AFMC Command News

Wright-Patterson remembers Holocaust

  • Published
  • By Darrius Parker
  • 88th Air Base Wing Public Affairs

WRIGHT-PATTERSON AIR FORCE BASE, Ohio – Over 80 years has passed since the persecution and murder of European Jews by the Nazi Germans during the Holocaust. Time has moved forward, but Wright-Patterson observes Holocaust Remembrance Day every year to honor those who were either directly affected or have family members who were affected by the events.

Starting in 1933, Jews were attacked in different forms such as legal discrimination, public identification, organized violence, physical displacement, forced labor, and mass murder. The persecution persists today with an all-time high of antisemitic incidents in the United States in 2022 (Anti-Defamation League, 2023). Holocaust denial and distortion is growing, which is why many remember and teach about the hatred and discrimination of those events to ensure that our world not only knows but becomes better than the past.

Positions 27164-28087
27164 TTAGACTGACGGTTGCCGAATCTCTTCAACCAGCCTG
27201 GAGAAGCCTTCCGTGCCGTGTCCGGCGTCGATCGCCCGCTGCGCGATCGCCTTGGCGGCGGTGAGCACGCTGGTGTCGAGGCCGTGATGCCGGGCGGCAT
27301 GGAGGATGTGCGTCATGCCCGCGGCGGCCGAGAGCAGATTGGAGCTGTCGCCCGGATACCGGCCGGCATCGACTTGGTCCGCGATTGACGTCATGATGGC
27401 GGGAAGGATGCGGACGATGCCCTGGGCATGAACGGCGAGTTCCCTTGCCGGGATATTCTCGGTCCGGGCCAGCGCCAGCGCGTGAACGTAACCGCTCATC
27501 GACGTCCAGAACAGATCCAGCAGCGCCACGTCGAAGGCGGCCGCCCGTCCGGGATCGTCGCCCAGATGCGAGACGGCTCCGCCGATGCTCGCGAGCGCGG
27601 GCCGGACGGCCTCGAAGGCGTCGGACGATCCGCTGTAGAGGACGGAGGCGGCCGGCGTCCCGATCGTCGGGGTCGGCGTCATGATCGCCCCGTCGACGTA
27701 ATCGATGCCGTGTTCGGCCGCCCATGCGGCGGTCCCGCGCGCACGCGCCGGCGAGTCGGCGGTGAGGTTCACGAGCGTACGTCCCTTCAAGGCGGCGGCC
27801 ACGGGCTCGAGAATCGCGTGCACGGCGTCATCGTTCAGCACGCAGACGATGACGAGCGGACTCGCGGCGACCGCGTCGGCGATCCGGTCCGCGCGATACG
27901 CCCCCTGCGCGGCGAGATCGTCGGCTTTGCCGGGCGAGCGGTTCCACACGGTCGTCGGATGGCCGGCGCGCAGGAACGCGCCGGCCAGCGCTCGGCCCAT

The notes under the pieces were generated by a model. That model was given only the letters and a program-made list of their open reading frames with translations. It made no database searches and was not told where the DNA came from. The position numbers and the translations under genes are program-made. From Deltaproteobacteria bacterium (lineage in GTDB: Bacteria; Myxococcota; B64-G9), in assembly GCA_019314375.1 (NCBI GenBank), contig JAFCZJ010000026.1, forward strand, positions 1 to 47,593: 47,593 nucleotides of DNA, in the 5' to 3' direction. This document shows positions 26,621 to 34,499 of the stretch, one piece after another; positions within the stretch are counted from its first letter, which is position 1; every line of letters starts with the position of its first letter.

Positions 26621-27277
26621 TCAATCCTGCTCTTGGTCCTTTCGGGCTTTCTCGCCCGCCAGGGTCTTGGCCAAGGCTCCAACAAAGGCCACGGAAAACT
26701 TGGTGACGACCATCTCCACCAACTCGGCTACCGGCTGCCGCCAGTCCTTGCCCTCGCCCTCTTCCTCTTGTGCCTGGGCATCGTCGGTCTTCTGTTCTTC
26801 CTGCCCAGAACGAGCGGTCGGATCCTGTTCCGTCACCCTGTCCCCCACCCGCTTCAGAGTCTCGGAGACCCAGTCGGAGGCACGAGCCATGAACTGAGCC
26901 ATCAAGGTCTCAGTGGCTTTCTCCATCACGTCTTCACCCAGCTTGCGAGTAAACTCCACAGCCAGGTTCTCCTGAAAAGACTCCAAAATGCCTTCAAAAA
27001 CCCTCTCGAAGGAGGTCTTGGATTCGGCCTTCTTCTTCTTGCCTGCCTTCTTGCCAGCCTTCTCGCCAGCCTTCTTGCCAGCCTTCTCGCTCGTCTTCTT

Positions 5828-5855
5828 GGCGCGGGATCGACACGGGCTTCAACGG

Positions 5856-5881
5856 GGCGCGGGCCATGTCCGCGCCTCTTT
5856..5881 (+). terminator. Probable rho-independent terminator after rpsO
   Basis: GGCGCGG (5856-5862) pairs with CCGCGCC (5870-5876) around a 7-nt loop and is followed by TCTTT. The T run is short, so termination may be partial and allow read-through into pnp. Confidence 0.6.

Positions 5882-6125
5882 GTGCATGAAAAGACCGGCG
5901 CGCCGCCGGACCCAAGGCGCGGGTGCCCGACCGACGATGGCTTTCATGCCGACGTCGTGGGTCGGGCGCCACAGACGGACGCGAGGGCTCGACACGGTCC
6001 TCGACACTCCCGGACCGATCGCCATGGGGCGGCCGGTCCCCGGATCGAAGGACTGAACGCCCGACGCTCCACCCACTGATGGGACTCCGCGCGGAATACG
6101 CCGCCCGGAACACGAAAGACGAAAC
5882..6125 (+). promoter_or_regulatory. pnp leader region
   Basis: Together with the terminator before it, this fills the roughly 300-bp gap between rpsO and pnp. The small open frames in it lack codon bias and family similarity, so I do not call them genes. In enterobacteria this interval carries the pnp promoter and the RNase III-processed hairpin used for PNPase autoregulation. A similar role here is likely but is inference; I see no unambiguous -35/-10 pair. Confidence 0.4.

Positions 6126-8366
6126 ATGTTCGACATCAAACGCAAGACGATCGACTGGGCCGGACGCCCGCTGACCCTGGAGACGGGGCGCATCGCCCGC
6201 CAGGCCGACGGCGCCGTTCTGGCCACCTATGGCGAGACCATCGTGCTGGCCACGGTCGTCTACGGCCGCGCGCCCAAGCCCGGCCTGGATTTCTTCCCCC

Dr. Renate Frydman, Holocaust survivor and curator and docent for the Holocaust exhibit at the National Museum of the United States Air Force as well as the director of the Dayton Holocaust Resource Center, was just a little girl when she and her family escaped from Nazi Germany.

“I was very fortunate to have my maternal grandfather, who saw what was coming before it all actually happened,” Frydman said. “He decided to leave his birth country that he fought for during the first World War in order to come to America so that my parents, my grandmother and I would be safe.”

The internationally recognized date for Holocaust Remembrance Day in 2023 is April 18. On this day, Wright-Patterson will be hosting a Holocaust remembrance event for the base community at the Air Force Institute of Technology’s Kenney Hall from 11:30 a.m. to 12:30 p.m., where Dr. Frydman will also be the guest speaker. Those who wish to view through livestream can go to

“It’s sad to say, but these kinds of things can happen to anyone at any point in time,” Frydman said. “We have to educate everyone we can on the lessons we’ve learned and hope for a better world. We all have an obligation to keep each other safe, and it’s important to remind people how precious our freedom is.”